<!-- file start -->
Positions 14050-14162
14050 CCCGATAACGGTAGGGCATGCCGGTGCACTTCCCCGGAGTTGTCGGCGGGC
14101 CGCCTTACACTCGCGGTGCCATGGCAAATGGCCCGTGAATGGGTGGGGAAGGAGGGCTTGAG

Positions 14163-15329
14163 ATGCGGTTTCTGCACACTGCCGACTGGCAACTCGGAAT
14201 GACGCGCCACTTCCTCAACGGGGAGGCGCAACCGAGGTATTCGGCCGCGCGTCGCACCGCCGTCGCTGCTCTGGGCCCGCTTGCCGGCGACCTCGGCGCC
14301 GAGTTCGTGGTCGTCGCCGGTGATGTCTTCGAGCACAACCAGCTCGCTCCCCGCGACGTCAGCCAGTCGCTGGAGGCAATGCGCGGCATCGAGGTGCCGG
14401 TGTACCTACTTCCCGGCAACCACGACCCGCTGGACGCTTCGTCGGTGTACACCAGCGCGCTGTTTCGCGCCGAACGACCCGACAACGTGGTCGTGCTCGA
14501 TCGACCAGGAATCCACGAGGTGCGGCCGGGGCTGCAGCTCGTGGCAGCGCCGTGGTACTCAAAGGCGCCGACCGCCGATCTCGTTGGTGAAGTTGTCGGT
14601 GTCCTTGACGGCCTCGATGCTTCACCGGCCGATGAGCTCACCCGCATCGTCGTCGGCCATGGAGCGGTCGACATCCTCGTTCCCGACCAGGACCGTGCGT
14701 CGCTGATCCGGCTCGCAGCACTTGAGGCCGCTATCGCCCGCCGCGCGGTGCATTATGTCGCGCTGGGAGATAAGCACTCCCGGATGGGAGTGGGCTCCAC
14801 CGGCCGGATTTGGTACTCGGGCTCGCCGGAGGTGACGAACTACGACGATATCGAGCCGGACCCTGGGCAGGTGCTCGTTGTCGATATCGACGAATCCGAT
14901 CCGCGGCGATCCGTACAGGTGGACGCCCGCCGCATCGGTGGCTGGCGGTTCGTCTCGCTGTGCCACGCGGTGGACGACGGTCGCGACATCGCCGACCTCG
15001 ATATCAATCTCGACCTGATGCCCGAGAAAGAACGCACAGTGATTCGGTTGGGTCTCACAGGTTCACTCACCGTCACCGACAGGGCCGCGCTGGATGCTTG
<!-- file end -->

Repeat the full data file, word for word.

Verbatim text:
Positions 14050-14162
14050 CCCGATAACGGTAGGGCATGCCGGTGCACTTCCCCGGAGTTGTCGGCGGGC
14101 CGCCTTACACTCGCGGTGCCATGGCAAATGGCCCGTGAATGGGTGGGGAAGGAGGGCTTGAG

Positions 14163-15329
14163 ATGCGGTTTCTGCACACTGCCGACTGGCAACTCGGAAT
14201 GACGCGCCACTTCCTCAACGGGGAGGCGCAACCGAGGTATTCGGCCGCGCGTCGCACCGCCGTCGCTGCTCTGGGCCCGCTTGCCGGCGACCTCGGCGCC
14301 GAGTTCGTGGTCGTCGCCGGTGATGTCTTCGAGCACAACCAGCTCGCTCCCCGCGACGTCAGCCAGTCGCTGGAGGCAATGCGCGGCATCGAGGTGCCGG
14401 TGTACCTACTTCCCGGCAACCACGACCCGCTGGACGCTTCGTCGGTGTACACCAGCGCGCTGTTTCGCGCCGAACGACCCGACAACGTGGTCGTGCTCGA
14501 TCGACCAGGAATCCACGAGGTGCGGCCGGGGCTGCAGCTCGTGGCAGCGCCGTGGTACTCAAAGGCGCCGACCGCCGATCTCGTTGGTGAAGTTGTCGGT
14601 GTCCTTGACGGCCTCGATGCTTCACCGGCCGATGAGCTCACCCGCATCGTCGTCGGCCATGGAGCGGTCGACATCCTCGTTCCCGACCAGGACCGTGCGT
14701 CGCTGATCCGGCTCGCAGCACTTGAGGCCGCTATCGCCCGCCGCGCGGTGCATTATGTCGCGCTGGGAGATAAGCACTCCCGGATGGGAGTGGGCTCCAC
14801 CGGCCGGATTTGGTACTCGGGCTCGCCGGAGGTGACGAACTACGACGATATCGAGCCGGACCCTGGGCAGGTGCTCGTTGTCGATATCGACGAATCCGAT
14901 CCGCGGCGATCCGTACAGGTGGACGCCCGCCGCATCGGTGGCTGGCGGTTCGTCTCGCTGTGCCACGCGGTGGACGACGGTCGCGACATCGCCGACCTCG
15001 ATATCAATCTCGACCTGATGCCCGAGAAAGAACGCACAGTGATTCGGTTGGGTCTCACAGGTTCACTCACCGTCACCGACAGGGCCGCGCTGGATGCTTG